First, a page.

Damien Gayle

The GuardianTramp

Related Content

Article image
Just Stop Oil calls one-week halt to protests in hope of action from No 10
Campaigners say they will revive campaign without pledge from Boris Johnson to end new fossil fuel projects

Damien Gayle

19, Apr, 2022 @1:18 PM

Article image
Huge UK public support for direct action to protect environment – poll
Exclusive: 66% of people back nonviolent action and 75% support solar power being installed on farmland

Damian Carrington Environment editor

24, Oct, 2022 @3:00 PM

Article image
State response to Just Stop Oil must be within the law, says Sadiq Khan
London mayor’s demand comes as civil rights campaigners criticise PM’s promise to increase police powers

Damien Gayle

02, Dec, 2022 @5:46 PM

Article image
Insulate Britain and Just Stop Oil vow to continue disruptive action
Commitment to ‘civil resistance’ comes after Extinction Rebellion said it would prioritise ‘relationships over roadblocks’

Damien Gayle

02, Jan, 2023 @5:23 PM

Article image
‘Criminalising our right to protest’: green groups’ anger over public order bill
Measures in Queen’s speech would have outlawed protests that won votes for women and legalisation of unions, say critics

Helena Horton Environment reporter

10, May, 2022 @1:50 PM

Article image
Climate protesters gather in Parliament Square as fossil fuel deadline passes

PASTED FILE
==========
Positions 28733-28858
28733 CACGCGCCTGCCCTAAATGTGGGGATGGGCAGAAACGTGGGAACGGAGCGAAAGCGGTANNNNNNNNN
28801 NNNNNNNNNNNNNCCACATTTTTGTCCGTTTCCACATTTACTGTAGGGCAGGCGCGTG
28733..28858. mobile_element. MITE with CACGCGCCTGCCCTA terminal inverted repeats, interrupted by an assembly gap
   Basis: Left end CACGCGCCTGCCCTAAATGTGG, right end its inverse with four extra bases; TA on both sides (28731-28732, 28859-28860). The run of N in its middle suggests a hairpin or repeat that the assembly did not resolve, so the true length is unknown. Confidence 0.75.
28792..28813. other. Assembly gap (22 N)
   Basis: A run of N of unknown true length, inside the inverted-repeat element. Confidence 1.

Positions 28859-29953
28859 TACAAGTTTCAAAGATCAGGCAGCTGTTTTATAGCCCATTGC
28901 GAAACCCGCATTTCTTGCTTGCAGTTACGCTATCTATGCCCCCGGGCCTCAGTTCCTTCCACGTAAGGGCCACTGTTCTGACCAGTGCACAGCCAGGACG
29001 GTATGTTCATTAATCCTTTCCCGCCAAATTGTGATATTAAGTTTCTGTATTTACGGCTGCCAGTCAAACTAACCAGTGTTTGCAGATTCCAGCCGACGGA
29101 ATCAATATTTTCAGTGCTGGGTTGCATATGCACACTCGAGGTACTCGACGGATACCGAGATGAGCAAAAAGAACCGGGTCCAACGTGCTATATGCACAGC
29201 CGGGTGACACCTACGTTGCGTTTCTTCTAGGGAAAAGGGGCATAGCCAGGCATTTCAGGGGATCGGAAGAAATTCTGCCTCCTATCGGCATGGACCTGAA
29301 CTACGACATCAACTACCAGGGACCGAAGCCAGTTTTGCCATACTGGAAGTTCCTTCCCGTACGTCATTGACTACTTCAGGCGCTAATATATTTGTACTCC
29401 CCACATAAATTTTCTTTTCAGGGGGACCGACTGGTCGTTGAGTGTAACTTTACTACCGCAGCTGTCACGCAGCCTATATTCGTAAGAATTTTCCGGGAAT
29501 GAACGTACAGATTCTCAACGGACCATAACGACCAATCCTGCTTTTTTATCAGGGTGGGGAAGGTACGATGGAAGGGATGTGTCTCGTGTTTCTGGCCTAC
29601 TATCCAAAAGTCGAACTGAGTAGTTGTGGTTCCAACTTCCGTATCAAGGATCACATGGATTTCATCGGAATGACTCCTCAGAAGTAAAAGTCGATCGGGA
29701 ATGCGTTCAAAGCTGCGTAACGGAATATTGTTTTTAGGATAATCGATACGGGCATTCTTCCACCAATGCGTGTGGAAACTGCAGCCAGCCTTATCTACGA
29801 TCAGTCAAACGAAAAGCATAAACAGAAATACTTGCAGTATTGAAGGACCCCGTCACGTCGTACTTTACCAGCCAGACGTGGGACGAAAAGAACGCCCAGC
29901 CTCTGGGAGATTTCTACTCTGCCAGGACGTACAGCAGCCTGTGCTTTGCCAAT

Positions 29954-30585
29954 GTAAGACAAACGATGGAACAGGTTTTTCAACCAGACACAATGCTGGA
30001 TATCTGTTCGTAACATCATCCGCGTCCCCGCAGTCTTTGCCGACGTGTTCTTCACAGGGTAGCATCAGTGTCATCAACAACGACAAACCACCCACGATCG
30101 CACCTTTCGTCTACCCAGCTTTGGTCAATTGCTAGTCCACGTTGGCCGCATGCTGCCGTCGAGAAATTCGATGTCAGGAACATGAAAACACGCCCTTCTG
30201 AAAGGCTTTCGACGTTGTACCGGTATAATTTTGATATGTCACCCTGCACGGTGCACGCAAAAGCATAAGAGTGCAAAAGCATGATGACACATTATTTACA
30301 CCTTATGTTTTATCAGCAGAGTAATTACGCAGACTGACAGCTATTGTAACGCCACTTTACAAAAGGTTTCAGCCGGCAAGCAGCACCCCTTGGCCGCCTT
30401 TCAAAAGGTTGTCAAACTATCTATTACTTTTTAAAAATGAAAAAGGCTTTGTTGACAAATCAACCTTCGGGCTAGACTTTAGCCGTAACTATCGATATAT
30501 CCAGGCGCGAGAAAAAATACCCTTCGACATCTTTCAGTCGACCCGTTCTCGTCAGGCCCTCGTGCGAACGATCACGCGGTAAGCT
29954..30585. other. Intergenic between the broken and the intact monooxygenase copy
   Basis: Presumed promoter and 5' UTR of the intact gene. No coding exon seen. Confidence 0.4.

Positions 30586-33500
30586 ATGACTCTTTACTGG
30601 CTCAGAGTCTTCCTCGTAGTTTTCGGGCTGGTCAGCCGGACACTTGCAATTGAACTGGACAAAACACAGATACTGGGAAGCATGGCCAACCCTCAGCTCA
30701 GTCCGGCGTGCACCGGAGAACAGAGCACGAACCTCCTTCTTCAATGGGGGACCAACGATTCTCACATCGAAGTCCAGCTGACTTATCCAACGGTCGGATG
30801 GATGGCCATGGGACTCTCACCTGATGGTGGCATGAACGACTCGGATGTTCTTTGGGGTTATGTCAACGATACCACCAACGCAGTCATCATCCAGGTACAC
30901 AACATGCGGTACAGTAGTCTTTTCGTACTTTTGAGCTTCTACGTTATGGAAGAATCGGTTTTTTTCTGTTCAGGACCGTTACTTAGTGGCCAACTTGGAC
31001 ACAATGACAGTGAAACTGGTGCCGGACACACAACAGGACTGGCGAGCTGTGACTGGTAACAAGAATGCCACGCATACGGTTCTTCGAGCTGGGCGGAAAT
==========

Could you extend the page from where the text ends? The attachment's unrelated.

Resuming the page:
Four days of peaceful activism led by Extinction Rebellion fail to elicit pledge from government to ban new oil and gas projects

Sandra Laville

24, Apr, 2023 @5:08 PM

Article image
More than 30 climate activists behind bars in UK during Cop27
Just Stop Oil campaigners were held on remand after charges relating to M25 protests

Damien Gayle

21, Nov, 2022 @2:42 PM

Article image
Climate diplomacy is hopeless, says author of How to Blow Up a Pipeline
Andreas Malm says he has no hope in ‘dominant classes’, and urges more radical approach to climate activism

Damien Gayle

21, Apr, 2023 @11:58 AM

Article image
Earth Day climate action organisers promise family-friendly protests
Coalition of groups behind Big One demonstration intend focus on collective expression, with disobedience on hold

Bibi van der Zee and Damien Gayle

20, Apr, 2023 @5:49 PM

Article image
Keir Starmer backs stiff sentences for climate protesters who block roads
Labour leader also reaffirms pledge of no new oil or gas licences as activists cake King Charles waxwork

Damien Gayle

24, Oct, 2022 @12:16 PM